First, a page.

4. Jointly funded XBox, Wii and Playstation study finding health benefits of exercise and fresh air to be vastly overrated, revealed to be based on SimCity and not actual data
  5. High speed disclaimers at end of prescription television ads discovered to be spoken in Klingon language

Speaking of the “Two Ferns” video, next we look at a list that addresses the White House media blitz to promote signing up in the health insurance marketplaces, with New Television Shows Created to Attract the Young Invincibles to Obamacare:

  1. How I Met Your Health Plan - A previously uninsured guy spends nine seasons explaining to his kids how he finally got coverage after years of searching
  2. CSI: Covered Singles Insurance - Each week, investigators track down an uninsured single twentysomething, and bring their health coverage to justice
  3. The Amazing Race - Young uninsured individuals hurry to sign up in a plan before the open enrollment deadline, despite obstacles placed in their path
  4. Modern Family - Different dependent coverage scenarios are explored in each episode
  5. Once Upon a Time - Evil witches try and convince the population to hold out for their fairy tale past of fee for service medicine, house calls, low costs, and happy doctors and patients

And finally, no discussion of the Affordable Care Act is complete without a few zombies thrown in the mix, as demonstrated by the healthsprocket list Upsides for the Affordable Care Act after a Zombie Apocalypse:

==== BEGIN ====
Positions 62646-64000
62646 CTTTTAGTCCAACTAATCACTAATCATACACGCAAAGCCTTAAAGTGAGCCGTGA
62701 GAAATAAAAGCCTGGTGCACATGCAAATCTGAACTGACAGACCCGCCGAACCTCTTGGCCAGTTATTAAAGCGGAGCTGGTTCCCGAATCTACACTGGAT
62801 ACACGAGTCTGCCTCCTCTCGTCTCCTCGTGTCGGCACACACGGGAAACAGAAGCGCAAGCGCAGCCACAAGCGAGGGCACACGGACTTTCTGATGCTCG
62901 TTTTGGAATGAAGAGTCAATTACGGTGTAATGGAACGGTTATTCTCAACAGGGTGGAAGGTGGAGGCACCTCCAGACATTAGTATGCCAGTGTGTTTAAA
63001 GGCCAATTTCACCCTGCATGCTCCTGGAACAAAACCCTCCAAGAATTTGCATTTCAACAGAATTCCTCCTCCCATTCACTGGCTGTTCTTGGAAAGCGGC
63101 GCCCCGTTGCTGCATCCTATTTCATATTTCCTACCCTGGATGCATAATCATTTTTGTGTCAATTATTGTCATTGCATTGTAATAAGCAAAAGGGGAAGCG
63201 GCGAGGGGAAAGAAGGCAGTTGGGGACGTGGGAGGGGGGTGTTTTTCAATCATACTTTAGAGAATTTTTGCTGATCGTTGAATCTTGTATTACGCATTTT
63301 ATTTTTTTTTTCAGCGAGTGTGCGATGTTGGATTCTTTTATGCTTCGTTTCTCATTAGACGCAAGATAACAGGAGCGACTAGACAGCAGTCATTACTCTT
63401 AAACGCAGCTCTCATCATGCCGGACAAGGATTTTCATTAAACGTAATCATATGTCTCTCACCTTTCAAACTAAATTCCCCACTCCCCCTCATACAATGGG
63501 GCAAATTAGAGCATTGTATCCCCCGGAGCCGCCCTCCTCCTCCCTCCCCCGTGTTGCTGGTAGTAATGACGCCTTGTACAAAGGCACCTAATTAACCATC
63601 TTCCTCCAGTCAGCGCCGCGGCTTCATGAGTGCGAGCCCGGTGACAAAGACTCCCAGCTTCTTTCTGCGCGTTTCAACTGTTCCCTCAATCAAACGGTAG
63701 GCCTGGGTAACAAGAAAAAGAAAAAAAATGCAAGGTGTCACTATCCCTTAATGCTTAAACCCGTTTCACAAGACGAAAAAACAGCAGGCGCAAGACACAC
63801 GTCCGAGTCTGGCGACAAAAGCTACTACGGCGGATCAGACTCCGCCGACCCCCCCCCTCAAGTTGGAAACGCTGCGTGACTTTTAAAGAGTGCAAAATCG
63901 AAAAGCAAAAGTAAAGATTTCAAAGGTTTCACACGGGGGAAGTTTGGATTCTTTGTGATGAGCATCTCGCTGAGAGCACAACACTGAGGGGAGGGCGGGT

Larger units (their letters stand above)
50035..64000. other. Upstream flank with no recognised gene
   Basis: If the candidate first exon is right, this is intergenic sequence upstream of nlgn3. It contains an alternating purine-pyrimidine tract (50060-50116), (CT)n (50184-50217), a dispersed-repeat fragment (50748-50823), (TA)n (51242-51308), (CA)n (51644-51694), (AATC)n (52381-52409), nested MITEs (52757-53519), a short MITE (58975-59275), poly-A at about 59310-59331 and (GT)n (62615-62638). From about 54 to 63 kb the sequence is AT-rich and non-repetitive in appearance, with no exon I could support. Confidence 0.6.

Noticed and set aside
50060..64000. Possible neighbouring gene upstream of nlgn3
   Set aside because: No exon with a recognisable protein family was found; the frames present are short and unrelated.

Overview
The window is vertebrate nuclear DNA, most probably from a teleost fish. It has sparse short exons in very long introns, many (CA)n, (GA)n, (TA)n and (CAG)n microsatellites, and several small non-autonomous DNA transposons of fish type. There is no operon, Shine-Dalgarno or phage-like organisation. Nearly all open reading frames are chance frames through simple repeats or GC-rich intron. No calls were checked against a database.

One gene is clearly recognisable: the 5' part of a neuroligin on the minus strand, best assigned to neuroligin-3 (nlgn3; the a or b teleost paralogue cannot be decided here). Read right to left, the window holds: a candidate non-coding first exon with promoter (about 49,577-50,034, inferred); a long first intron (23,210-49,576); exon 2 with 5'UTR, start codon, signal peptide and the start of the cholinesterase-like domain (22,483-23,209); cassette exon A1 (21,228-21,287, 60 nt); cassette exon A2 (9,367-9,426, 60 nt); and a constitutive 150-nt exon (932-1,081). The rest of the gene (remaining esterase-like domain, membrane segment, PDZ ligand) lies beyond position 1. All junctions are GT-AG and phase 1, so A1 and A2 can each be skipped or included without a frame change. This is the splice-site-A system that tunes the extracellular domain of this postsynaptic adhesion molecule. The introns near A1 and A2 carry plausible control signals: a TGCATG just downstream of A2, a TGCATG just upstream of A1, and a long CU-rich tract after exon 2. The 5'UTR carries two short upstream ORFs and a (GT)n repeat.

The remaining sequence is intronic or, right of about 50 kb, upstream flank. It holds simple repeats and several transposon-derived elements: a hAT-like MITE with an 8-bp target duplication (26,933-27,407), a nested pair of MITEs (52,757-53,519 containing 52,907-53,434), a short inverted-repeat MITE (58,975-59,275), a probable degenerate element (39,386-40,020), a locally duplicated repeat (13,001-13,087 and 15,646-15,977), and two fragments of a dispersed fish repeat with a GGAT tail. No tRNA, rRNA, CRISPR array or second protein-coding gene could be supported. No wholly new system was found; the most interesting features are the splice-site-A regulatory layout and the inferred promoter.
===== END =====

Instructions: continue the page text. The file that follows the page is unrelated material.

1. Web traffic will not overwhelm healthcare.gov
  2. Annual ACA expenditures will come in under budget
  3. That stubborn "young invincibles" demographic won't be so important
  4. Consumer engagement strategies can be significantly simplified
  5. More of the population will be walking and less sedentary
Friday
Mar282014

March Brings Three Different Slices of Health Plan Consumer Experience Ratings

by Clive Riddle, March 28, 2014

This month, three annual proprietary consumer experience studies have yielded separate slices of the health plan consumer experience. J.D. Power, Temkin Group and Saatmetrix have all weighed in, and each shed favorable light on Kaiser Permanente, among other plans.

J.D. Power released results from their eighth annual Member Health Plan Study, in which they provide member satisfaction index rankings by region. Their 2014 Member Health Plan Study is based on responses from more than 34,000 members of 136 commercial health plans across 18 regions in the United States. The study was fielded in December 2013 and January 2014.  

J.D. Power ranks satisfaction on a 1,000 point scale. Satisfaction is highest among health plan members in the California and Michigan regions (in a tie); the Indiana-Illinois and Mid-Atlantic regions (in a tie); and the East South Central and South Atlantic regions (in a tie). Satisfaction is lowest in the New England, New York-New Jersey and Southwest regions. 

Top ranked plans by region, according to the J.D. Power study, were compiled in healthsprocket, in these regional lists:

J.D. Power 2014 Member Health Plan Study: Top Plan Scores - Southern United Stated

  • Kaiser Foundation Health Plan (784) ranks highest among health plan members in the South Atlantic region (which includes Georgia, North Carolina and South Carolina) for a fifth consecutive year